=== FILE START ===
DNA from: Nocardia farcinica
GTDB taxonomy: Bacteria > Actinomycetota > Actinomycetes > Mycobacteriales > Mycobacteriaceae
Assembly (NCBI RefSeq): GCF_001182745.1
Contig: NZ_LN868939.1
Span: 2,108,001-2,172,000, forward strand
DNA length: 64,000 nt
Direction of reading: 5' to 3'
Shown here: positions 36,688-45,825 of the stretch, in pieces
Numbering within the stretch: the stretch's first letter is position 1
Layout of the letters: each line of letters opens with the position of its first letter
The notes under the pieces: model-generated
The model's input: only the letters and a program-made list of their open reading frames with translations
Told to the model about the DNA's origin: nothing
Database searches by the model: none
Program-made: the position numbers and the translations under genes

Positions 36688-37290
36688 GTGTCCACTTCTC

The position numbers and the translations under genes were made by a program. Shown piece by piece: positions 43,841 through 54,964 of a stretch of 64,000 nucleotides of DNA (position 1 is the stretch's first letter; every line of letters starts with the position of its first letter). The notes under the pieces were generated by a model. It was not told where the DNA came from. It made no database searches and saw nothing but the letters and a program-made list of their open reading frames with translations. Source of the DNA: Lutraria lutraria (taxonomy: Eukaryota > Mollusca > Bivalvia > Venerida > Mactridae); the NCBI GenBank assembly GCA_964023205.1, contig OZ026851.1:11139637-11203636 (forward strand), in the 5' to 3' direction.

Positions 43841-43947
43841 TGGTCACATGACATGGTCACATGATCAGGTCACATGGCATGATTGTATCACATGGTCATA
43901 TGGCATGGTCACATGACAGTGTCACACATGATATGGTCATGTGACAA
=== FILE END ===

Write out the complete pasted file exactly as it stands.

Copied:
DNA from: Nocardia farcinica
GTDB taxonomy: Bacteria > Actinomycetota > Actinomycetes > Mycobacteriales > Mycobacteriaceae
Assembly (NCBI RefSeq): GCF_001182745.1
Contig: NZ_LN868939.1
Span: 2,108,001-2,172,000, forward strand
DNA length: 64,000 nt
Direction of reading: 5' to 3'
Shown here: positions 36,688-45,825 of the stretch, in pieces
Numbering within the stretch: the stretch's first letter is position 1
Layout of the letters: each line of letters opens with the position of its first letter
The notes under the pieces: model-generated
The model's input: only the letters and a program-made list of their open reading frames with translations
Told to the model about the DNA's origin: nothing
Database searches by the model: none
Program-made: the position numbers and the translations under genes

Positions 36688-37290
36688 GTGTCCACTTCTC

The position numbers and the translations under genes were made by a program. Shown piece by piece: positions 43,841 through 54,964 of a stretch of 64,000 nucleotides of DNA (position 1 is the stretch's first letter; every line of letters starts with the position of its first letter). The notes under the pieces were generated by a model. It was not told where the DNA came from. It made no database searches and saw nothing but the letters and a program-made list of their open reading frames with translations. Source of the DNA: Lutraria lutraria (taxonomy: Eukaryota > Mollusca > Bivalvia > Venerida > Mactridae); the NCBI GenBank assembly GCA_964023205.1, contig OZ026851.1:11139637-11203636 (forward strand), in the 5' to 3' direction.

Positions 43841-43947
43841 TGGTCACATGACATGGTCACATGATCAGGTCACATGGCATGATTGTATCACATGGTCATA
43901 TGGCATGGTCACATGACAGTGTCACACATGATATGGTCATGTGACAA